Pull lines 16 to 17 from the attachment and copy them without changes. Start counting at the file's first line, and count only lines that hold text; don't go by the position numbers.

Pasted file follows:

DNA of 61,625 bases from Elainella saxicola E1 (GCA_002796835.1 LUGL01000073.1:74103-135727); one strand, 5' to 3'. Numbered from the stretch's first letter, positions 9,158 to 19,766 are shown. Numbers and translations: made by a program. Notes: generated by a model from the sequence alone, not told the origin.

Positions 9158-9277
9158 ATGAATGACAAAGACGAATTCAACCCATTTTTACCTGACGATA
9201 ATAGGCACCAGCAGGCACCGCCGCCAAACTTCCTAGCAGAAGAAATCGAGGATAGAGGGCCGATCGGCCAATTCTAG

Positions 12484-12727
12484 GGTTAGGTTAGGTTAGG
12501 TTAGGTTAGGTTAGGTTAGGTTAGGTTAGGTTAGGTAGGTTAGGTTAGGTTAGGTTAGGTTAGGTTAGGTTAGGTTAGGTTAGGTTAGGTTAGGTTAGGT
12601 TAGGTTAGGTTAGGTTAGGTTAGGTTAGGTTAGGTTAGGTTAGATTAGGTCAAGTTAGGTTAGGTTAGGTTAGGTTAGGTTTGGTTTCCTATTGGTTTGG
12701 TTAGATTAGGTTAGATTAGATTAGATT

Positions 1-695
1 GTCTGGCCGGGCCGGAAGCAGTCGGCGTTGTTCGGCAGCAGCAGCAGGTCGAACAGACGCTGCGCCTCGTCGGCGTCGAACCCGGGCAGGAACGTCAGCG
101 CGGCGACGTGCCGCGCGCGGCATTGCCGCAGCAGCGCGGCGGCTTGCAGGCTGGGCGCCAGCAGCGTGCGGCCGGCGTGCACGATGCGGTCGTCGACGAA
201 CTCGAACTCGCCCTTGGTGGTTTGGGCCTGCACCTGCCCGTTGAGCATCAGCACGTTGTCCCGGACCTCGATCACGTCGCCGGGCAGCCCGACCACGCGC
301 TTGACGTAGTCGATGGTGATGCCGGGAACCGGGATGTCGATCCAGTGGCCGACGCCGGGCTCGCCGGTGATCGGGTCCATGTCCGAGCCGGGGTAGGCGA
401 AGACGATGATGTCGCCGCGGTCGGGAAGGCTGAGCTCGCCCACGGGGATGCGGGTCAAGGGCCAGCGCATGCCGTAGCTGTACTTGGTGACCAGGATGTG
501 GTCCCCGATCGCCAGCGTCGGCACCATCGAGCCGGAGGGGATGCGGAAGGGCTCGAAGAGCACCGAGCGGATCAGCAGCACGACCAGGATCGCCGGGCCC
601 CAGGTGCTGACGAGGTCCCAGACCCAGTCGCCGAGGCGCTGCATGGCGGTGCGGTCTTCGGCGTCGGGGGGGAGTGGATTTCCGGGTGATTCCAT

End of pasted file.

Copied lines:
501 GTCCCCGATCGCCAGCGTCGGCACCATCGAGCCGGAGGGGATGCGGAAGGGCTCGAAGAGCACCGAGCGGATCAGCAGCACGACCAGGATCGCCGGGCCC
601 CAGGTGCTGACGAGGTCCCAGACCCAGTCGCCGAGGCGCTGCATGGCGGTGCGGTCTTCGGCGTCGGGGGGGAGTGGATTTCCGGGTGATTCCAT